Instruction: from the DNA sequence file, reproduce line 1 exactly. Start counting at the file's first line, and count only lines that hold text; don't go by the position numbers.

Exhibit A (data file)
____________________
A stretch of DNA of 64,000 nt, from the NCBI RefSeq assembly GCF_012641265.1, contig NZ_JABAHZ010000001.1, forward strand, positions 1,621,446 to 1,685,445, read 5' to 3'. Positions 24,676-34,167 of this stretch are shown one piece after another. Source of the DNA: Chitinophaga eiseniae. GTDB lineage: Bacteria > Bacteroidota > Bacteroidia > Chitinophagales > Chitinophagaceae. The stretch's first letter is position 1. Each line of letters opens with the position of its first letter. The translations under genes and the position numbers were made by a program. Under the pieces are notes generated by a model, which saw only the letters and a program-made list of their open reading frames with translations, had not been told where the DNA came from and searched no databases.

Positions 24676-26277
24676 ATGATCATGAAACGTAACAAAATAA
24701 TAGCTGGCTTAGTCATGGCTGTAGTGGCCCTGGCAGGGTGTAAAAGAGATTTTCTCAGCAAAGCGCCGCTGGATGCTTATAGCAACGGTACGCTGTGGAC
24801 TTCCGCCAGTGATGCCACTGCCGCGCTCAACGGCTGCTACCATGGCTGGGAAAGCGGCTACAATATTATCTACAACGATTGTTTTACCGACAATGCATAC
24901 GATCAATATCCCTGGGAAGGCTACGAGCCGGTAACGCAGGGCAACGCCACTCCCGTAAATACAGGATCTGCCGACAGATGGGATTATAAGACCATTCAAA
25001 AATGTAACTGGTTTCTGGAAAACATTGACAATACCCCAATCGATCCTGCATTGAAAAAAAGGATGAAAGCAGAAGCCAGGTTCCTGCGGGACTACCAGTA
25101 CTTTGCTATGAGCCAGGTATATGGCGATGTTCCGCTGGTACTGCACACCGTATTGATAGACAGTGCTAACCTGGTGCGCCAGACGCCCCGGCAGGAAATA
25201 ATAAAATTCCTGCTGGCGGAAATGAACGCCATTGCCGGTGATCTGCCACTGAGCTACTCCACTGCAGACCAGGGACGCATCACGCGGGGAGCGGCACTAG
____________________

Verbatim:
A stretch of DNA of 64,000 nt, from the NCBI RefSeq assembly GCF_012641265.1, contig NZ_JABAHZ010000001.1, forward strand, positions 1,621,446 to 1,685,445, read 5' to 3'. Positions 24,676-34,167 of this stretch are shown one piece after another. Source of the DNA: Chitinophaga eiseniae. GTDB lineage: Bacteria > Bacteroidota > Bacteroidia > Chitinophagales > Chitinophagaceae. The stretch's first letter is position 1. Each line of letters opens with the position of its first letter. The translations under genes and the position numbers were made by a program. Under the pieces are notes generated by a model, which saw only the letters and a program-made list of their open reading frames with translations, had not been told where the DNA came from and searched no databases.